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Friday, February 20, 2015

Ten Things I Learned from Alice Zinn that Any Miniature Enthusiast Can Use -- Plus a Contest!

 By Joanna Campbell Slan

1.      Label all your storage containers. It makes locating items so much easier.
Win this basket by Alice Zinn. Go to Joanna's Facebook page for details.  and click on the GIVEAWAYS icon in bright blue under the BIG picture of Joanna.

2.      Use plastic storage containers. You never know when there will be water damage. Especially for those of us who live in Florida, this is a key. It should also cut down on the risk of mold.

3.      Surround yourself with things you love. Find unique ways to display them, as Alice did with her shelves above the doorframes.

4.      Collect fascinating containers. Many of Alice's most interesting scenes were inspired by boxes or containers that spoke to her, such as the kabuki theater that began "life" as a household shrine. She's stored more containers in her garage, where they wait for her magic touch to transform them into mini worlds.

5.      Stick to one scale at a time. That said, if you have an interesting collection in varying sizes, you might consider creating a "museum" in which to display these items. Think about it: In a real museum, you would see full-scale artifacts as well as models of the same. The sizes of the artifacts might vary, but that wouldn't be a problem because the setting around the items is always just one scale!

6.      Eschew miniature snobbery. Some of Alice's cutest pieces were found in non-traditional environments. For example, her Southwestern Storytellers were actually eraser-tips for pencils. Another storyteller doll was discovered in the gift shop section of a gas station. But taken together in a miniature Southwestern Museum, their origins don't matter one whit.

7.      Hoard cool stuff. (Like you needed permission? Seriously!) Alice found a tiny jukebox nightlight years ago. It will be a focal point in her "Piano Man" room.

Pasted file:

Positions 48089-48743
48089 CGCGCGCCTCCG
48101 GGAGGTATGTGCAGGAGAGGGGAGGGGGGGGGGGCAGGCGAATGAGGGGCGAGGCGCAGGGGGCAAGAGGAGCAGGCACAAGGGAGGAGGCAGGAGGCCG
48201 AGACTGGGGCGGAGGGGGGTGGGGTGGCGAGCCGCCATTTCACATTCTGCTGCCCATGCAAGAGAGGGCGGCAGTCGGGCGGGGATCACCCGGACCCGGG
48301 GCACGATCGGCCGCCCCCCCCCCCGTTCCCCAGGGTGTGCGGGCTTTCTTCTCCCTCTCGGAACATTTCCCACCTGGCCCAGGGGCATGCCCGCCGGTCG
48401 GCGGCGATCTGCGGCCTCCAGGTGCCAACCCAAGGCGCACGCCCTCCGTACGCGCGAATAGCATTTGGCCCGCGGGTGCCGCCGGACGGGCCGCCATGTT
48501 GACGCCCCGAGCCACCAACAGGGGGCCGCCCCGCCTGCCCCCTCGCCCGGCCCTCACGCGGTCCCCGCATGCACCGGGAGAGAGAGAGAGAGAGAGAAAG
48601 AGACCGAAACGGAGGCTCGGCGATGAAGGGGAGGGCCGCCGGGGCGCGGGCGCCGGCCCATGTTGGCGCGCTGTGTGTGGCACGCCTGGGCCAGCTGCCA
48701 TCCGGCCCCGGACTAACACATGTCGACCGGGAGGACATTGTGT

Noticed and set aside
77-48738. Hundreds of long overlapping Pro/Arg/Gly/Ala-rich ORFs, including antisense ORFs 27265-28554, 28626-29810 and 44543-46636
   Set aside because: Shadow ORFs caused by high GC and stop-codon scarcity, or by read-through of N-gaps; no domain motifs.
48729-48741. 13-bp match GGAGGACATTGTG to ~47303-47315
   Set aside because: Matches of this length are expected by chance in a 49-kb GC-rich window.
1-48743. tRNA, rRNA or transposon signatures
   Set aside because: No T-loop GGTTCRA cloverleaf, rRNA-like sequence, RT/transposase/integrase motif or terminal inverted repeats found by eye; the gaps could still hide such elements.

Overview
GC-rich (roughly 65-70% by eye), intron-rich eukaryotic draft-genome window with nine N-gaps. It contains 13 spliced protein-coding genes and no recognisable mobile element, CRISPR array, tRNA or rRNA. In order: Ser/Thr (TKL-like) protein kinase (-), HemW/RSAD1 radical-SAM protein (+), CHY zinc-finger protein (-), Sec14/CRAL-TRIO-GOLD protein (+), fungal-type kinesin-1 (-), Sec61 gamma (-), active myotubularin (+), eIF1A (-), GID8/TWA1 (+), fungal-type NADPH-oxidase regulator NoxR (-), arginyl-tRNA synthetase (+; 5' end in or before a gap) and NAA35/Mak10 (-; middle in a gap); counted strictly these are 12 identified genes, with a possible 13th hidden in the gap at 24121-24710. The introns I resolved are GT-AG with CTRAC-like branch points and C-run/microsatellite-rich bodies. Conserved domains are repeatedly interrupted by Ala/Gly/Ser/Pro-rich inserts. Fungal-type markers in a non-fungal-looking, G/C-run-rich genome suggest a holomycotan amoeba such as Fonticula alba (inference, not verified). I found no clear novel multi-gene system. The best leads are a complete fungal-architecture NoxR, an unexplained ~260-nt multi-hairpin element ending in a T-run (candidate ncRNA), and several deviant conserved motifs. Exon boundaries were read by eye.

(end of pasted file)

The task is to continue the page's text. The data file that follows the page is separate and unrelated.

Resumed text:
8.      Embrace verisimilitude. Alice points out that real denim shrunk to the proper size for miniatures would be the same weight as silk on our bodies. And that wouldn't look right. The fabric wouldn't have enough heft. So the trick is to find the proper balance between "realistic" and "real."

9.      Fall in love and never give up. Alice couldn't afford Goebel's set of three tiny Alice in Wonderful figurines when she first saw them. Years went by, and she became a successful artist, so when presented with the chance to buy one of the figures, she did. More time passed, and she found the two remaining pieces of the set—and quickly snapped them up. Then when she was at a miniature show, a vendor was selling the empty case for the Goebel's collectibles. Voila! Now Alice has the set she originally wanted.

10.   Question everything. Rather than toss out packaging paper, the kind that has a lot of little slits in it, Alice saw the material as basketry. The tiny heart she made from a piece is truly a-ma-ZINNing!

Joanna Campbell Slan is the author of twenty-eight books, including three mystery series. She loves turning trash into treasure. She shares tutorials are on her blog You can follow her on Pinterest at

For a free sample of Joanna's work, send an email to her assistant, Sally Lippert at and request the free copy of Ink, Red, Dead, one of Joanna's mysteries.

Visit Alice Zinn at her website or see her in person at the Tom Bishop Show. For info on the show, go to


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Christine Verstraete said...

Great ideas!

Joanna Slan said...

I learned so much by observing and asking her questions. What a resource!